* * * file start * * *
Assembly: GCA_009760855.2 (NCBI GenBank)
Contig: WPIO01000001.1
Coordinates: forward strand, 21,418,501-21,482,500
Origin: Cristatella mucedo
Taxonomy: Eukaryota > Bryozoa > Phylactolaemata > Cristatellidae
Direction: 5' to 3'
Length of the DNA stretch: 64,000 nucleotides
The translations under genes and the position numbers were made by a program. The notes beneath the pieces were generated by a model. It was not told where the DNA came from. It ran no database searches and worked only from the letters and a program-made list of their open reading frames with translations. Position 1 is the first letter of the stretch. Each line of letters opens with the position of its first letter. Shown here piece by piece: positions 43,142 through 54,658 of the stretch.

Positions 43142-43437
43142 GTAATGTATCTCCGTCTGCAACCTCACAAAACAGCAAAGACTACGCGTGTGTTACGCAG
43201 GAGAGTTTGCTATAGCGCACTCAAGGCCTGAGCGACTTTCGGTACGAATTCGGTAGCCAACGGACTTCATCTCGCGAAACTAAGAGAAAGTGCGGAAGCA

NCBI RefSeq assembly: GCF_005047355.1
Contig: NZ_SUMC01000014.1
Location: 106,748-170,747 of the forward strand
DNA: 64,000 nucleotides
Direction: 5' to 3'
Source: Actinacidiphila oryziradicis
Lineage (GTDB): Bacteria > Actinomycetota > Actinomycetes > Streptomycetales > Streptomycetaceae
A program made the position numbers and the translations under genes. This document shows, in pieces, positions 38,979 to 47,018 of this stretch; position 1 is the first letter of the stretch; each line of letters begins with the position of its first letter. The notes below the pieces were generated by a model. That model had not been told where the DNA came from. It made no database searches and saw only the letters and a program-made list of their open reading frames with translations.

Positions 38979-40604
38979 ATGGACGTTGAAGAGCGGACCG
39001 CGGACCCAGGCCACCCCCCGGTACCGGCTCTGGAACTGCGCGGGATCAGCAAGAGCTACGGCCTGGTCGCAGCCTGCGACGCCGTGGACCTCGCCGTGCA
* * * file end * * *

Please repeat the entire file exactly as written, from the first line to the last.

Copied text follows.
Assembly: GCA_009760855.2 (NCBI GenBank)
Contig: WPIO01000001.1
Coordinates: forward strand, 21,418,501-21,482,500
Origin: Cristatella mucedo
Taxonomy: Eukaryota > Bryozoa > Phylactolaemata > Cristatellidae
Direction: 5' to 3'
Length of the DNA stretch: 64,000 nucleotides
The translations under genes and the position numbers were made by a program. The notes beneath the pieces were generated by a model. It was not told where the DNA came from. It ran no database searches and worked only from the letters and a program-made list of their open reading frames with translations. Position 1 is the first letter of the stretch. Each line of letters opens with the position of its first letter. Shown here piece by piece: positions 43,142 through 54,658 of the stretch.

Positions 43142-43437
43142 GTAATGTATCTCCGTCTGCAACCTCACAAAACAGCAAAGACTACGCGTGTGTTACGCAG
43201 GAGAGTTTGCTATAGCGCACTCAAGGCCTGAGCGACTTTCGGTACGAATTCGGTAGCCAACGGACTTCATCTCGCGAAACTAAGAGAAAGTGCGGAAGCA

NCBI RefSeq assembly: GCF_005047355.1
Contig: NZ_SUMC01000014.1
Location: 106,748-170,747 of the forward strand
DNA: 64,000 nucleotides
Direction: 5' to 3'
Source: Actinacidiphila oryziradicis
Lineage (GTDB): Bacteria > Actinomycetota > Actinomycetes > Streptomycetales > Streptomycetaceae
A program made the position numbers and the translations under genes. This document shows, in pieces, positions 38,979 to 47,018 of this stretch; position 1 is the first letter of the stretch; each line of letters begins with the position of its first letter. The notes below the pieces were generated by a model. That model had not been told where the DNA came from. It made no database searches and saw only the letters and a program-made list of their open reading frames with translations.

Positions 38979-40604
38979 ATGGACGTTGAAGAGCGGACCG
39001 CGGACCCAGGCCACCCCCCGGTACCGGCTCTGGAACTGCGCGGGATCAGCAAGAGCTACGGCCTGGTCGCAGCCTGCGACGCCGTGGACCTCGCCGTGCA